PRO BASKETBALL—The Pacific Division-leading Lakers won three games, giving them an 18-2 record and the best start in their history. Second-place Portland dropped three of four games. The lone victory was over Boston, 121-103, the Celtics' first home loss of the season. Golden State had a 1-4 week, a rare bright note coming when Purvis Short scored his 10,000th career point in a 107-100 loss to Dallas. In the Midwest, the Rockets won two games in the Summit Arena, extending their home-win streak to 12. Second-place Denver was 2-2. The Nuggets beat the 76ers, 123-121, for the first time in Philadelphia since joining the league in 1976. The Mavericks were 2-2 for the week. Milwaukee continued to lead the Central despite winning only one of three games. Atlanta won its two and edged closer to second-place Detroit. Atlantic-leading Boston won two games on the road, and Philadelphia moved into sole possession of second place by winning two of four games. New Jersey's Micheal Ray Richardson scored 33 points and had a dozen assists in a 118-106 victory over Portland. The Knicks held Denver's Alex English to 12 points in a 111-94 win. Then the Knicks collapsed, scoring only 40 points in three consecutive quarters. First they lost to Milwaukee 105-95, scoring 14 points in the final quarter. Then they were held to 26 points in the first half of a 107-83 loss to Indiana.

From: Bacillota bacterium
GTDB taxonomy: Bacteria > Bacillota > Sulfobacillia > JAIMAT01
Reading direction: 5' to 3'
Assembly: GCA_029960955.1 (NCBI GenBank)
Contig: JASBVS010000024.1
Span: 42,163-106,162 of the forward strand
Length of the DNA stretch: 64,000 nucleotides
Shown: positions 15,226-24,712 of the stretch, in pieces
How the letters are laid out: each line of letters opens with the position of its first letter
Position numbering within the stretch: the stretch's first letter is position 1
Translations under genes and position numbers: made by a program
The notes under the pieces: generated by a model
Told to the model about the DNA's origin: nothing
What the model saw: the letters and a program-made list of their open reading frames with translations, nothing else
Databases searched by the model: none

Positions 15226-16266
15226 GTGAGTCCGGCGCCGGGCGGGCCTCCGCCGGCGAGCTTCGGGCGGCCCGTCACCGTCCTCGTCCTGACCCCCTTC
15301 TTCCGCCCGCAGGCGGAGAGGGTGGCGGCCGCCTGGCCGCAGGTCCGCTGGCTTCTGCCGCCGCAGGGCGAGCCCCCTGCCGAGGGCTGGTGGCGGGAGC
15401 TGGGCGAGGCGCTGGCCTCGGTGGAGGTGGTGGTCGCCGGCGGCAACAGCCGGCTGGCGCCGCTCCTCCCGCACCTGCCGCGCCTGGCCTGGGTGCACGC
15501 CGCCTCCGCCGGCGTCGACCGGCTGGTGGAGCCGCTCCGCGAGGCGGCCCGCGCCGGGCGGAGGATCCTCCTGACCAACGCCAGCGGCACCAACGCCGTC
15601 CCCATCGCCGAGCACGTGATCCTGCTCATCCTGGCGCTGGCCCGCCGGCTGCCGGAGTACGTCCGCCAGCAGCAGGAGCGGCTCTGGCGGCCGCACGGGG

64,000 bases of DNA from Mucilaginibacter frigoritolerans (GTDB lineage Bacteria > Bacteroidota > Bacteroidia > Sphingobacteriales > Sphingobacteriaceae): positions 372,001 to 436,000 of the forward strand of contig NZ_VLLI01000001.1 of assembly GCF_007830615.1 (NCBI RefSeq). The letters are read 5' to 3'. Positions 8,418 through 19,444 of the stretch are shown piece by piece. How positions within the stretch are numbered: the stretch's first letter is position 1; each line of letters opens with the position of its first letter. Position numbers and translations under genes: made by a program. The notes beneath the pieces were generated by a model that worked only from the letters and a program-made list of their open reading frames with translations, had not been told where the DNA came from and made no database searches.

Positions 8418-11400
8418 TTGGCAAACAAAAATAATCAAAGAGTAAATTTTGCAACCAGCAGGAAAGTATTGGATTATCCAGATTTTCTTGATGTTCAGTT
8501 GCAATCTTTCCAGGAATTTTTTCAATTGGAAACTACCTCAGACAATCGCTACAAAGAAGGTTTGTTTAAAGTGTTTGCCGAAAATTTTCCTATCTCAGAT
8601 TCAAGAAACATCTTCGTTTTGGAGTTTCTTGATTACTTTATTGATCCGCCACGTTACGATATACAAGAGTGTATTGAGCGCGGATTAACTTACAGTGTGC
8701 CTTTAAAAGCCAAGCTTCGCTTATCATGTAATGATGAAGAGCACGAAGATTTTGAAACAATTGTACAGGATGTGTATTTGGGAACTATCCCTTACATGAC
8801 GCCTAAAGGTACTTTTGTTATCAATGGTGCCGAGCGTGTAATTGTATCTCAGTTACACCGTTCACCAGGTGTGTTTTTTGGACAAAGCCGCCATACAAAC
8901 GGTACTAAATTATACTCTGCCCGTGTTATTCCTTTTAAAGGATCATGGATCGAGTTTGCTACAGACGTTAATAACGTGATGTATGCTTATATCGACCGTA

BOWLING—DAVE HUSTED defeated Mark Baker 268-238 to win the Touring Players Championship and $20,000 in Saginaw, Mich. By finishing 24th in the tournament, MIKE AULBY earned $1,400, bringing his season total to $201,200. He is the first player on the PBA tour to win more than $200,000 in a season.
BOXING—DONALD CURRY, the WBA and IBF world champion, knocked out WBC champ Milton McCrory in the second round in Las Vegas to unify the world welterweight title (page 28).
COLLEGE FOOTBALL—On the final weekend of the regular season, Oklahoma beat SMU 35-13 as Sooner quarterback Jamelle Holieway rushed for 126 yards, including TD runs of 38 and three yards, and threw a 16-yard touchdown pass to split end Lee Morris. Napoleon McCallum gained 219 yards on 41 carries to lead Navy to a 17-7 upset of Army. BYU's Robbie Bosco completed 25 of 37 passes for 310 yards as the Cougars defeated Hawaii 26-6. In a 35-15 win over East Carolina, LSU's Dalton Hilliard ran for 170 yards and three touchdowns and became only the fourth player in SEC history to rush for more than 4,000 (4,050) career yards. In Melbourne, Australia, Wyoming beat Texas-El Paso 23-21.
December 16, 1985